|Qatar, like many other Sunni states, has dealt with the Muslim Brotherhood as a mainstream movement in the broad landscape of political Islam|
Much of the "jihadist" funding over the years, albeit mostly from individuals, came from Saudi Arabia and neighboring Gulf Sunni states. Some of the funding individuals have been members of the Al Saud ruling family. The US Congress has also investigated the possibility that Saudi royals and diplomatic officials in the United States provided financial and diplomatic support to some of the 9/11 terrorists and their relatives. Although Saudi Arabia, especially since 2012, has been targeted by terrorist operations, it has not curtailed the extremist Wahhabi-Salafi interpretation of Islam, which often is used by radicals to justify their acts of violence. Textbooks in Saudi public middle and high schools continue to teach this intolerant brand of Sunni Islam.
Qatar, like many other Sunni states, has dealt with the Muslim Brotherhood as a mainstream movement in the broad landscape of political Islam. Many Islamic parties that have participated in multiple national elections across the Muslim world trace their ideological origins to the Muslim Brotherhood. The Sisi regime has branded the Brotherhood a terrorist organisation for domestic political reasons. The Saudi and UAE governments followed suit because of their visceral opposition to "Arab Spring" demands for democratic reform. In the 1950s, when the Nasser regime in Egypt cracked down on the Brotherhood, many of its leaders, including some of the most radical, fled Egypt to Saudi Arabia and were welcomed with open arms.
Qatar's view of and dealings with Hamas often track with the European attitude towards the organisation, namely that some of the activities that Hamas engages in are terrorist and should be condemned. The movement, however, is a political organisation that came to power in Gaza through elections. Again, Sisi designated Hamas a terrorist group for Egyptian domestic political reasons. Regimes in Egypt, Saudi Arabia, and the UAE have denounced the Qatar-owned Al Jazeera because of its refusal to accept these designations.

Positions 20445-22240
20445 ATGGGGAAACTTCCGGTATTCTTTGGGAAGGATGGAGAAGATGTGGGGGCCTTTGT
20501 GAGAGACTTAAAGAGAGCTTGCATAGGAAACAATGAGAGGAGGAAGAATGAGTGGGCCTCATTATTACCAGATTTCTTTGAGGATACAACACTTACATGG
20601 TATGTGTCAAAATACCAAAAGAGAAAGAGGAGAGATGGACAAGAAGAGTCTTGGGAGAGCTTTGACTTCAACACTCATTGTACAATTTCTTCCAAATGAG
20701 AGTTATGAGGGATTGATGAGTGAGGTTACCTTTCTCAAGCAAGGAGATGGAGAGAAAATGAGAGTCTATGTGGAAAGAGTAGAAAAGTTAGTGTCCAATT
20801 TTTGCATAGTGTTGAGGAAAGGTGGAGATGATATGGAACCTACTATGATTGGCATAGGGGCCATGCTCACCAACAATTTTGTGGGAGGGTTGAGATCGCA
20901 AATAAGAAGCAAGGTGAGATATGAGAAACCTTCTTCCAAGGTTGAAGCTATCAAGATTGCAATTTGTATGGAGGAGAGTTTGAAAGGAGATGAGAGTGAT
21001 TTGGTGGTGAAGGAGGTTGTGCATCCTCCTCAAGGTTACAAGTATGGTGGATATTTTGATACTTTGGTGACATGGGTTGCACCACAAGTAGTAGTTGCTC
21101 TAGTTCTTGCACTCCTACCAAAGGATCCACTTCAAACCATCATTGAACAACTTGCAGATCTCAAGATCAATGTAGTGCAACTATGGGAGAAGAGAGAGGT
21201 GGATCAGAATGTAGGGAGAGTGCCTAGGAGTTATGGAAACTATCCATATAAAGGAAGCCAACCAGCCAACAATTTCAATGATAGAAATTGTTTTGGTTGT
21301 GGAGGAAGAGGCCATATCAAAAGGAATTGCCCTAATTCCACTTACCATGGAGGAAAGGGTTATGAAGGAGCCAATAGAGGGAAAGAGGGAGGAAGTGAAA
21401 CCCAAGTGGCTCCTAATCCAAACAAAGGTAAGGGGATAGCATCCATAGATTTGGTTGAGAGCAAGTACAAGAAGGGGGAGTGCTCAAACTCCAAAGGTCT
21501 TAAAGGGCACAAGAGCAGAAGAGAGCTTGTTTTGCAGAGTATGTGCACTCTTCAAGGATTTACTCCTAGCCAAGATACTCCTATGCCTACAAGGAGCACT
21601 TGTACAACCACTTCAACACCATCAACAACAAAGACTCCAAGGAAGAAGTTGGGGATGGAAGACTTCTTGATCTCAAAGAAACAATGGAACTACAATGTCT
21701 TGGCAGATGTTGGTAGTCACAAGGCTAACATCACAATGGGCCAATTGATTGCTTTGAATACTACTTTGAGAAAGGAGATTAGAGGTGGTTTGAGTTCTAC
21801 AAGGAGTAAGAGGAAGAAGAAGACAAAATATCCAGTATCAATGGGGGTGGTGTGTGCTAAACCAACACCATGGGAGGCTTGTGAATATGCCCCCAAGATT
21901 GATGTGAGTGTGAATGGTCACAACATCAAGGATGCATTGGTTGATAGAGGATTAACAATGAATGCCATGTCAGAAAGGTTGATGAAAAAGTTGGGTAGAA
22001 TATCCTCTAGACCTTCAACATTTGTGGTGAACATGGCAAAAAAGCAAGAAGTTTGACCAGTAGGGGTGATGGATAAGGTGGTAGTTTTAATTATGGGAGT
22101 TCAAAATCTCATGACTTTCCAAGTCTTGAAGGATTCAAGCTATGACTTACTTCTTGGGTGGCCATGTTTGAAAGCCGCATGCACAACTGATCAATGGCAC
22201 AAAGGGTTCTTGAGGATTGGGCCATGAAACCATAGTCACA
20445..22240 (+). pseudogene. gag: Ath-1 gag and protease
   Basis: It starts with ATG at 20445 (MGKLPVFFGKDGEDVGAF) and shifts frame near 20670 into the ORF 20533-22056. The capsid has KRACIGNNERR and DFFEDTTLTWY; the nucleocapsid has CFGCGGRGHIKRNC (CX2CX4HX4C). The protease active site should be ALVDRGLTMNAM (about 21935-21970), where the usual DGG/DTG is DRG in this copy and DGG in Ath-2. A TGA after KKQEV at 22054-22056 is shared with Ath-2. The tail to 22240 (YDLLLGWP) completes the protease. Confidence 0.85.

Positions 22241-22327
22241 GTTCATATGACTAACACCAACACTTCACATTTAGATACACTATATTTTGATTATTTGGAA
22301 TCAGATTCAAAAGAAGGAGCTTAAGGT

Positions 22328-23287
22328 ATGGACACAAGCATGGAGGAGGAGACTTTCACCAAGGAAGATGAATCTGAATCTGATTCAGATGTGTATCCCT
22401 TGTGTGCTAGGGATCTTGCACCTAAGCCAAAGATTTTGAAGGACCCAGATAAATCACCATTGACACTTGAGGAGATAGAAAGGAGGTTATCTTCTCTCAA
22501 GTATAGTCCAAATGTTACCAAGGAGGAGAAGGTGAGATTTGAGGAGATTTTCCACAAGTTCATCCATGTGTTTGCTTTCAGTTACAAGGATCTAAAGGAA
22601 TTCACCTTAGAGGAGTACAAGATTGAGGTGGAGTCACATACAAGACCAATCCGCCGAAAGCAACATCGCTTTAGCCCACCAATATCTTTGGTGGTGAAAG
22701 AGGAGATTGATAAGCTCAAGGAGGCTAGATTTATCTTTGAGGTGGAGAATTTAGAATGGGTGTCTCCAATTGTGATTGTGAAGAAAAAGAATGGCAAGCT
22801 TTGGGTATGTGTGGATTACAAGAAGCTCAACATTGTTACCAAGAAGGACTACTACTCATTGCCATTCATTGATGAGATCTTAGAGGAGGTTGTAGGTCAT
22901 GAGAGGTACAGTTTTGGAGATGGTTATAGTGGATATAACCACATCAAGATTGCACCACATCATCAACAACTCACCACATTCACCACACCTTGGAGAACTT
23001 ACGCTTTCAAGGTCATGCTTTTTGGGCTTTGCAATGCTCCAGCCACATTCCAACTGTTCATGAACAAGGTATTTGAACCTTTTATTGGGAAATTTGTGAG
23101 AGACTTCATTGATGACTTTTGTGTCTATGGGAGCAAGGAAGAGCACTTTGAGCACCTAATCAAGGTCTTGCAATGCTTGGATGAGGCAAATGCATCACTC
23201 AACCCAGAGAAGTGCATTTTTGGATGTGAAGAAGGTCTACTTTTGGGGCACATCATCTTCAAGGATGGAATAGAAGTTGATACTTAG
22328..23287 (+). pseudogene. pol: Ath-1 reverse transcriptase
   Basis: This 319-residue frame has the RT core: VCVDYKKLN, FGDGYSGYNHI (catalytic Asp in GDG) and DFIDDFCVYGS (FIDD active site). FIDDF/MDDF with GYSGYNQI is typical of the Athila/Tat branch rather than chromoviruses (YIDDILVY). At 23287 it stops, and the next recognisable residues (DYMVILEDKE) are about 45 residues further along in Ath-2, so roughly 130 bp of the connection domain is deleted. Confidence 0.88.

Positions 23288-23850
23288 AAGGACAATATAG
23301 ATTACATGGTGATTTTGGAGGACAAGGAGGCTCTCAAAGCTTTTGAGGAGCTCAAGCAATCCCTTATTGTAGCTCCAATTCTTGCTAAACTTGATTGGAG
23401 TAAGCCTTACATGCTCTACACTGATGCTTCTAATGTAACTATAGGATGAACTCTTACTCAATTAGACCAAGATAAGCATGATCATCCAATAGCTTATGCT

The Saudi blockade of Qatar has failed to garner wide support. On the contrary, many Sunni Muslim nations as well as European and other Western countries have urged Riyadh to ease the siege and settle its differences with Qatar peacefully. Contrary to Saudi expectations, Qatar has not blinked. President Trump's initial endorsement of the Saudi action notwithstanding, the US secretaries of defense and state have taken a more measured position on this tribal feud and have praised Qatar's cooperation in the fight against IS and tracking terrorist funding. American fighter jets continue to fly out of Al Udeid airfield in Qatar in the air campaign against IS targets.
The sordid game of thrones between the two theocracies is crumbling and has not created a new strategic realignment in the Gulf. Iran remains a prominent power in the Gulf region. Saudi Arabia, despite the grand title of the Saudi king as the "Guardian of the Two Holy Mosques", has failed in its Qatar gamble to be crowned the hegemon of the Sunni Muslim world.
Regional disintegration and a hopelessly fractured GCC do not bode well for America's national security interests in the region. Washington should urge Riyadh to walk back from this confrontation. Despite Saudi and UAE reliance on Washington and the ill-conceived plot by Muhammad bin Salman and Muhammad bin Zayed against Qatar, Emir Tamim seems to have emerged with the trump card.
Dr Emile Nakhleh was a Senior Intelligence Service officer and Director of the Political Islam Strategic Analysis Programme at the Central Intelligence Agency.
He is a member of the Council on Foreign Relations, a Research Professor and Director of the Global and National Security Policy Institute at the University of New Mexico, and the author of A Necessary Engagement: Reinventing America’s Relations with the Muslim World and Bahrain: Political Development in a Modernizing State
Follow him on Twitter: @e_nakhleh
This article originally appeared on LobeLog
Opinions expressed in this article remain those of the author and do not necessarily represent those of The New Arab, its editorial board or staff.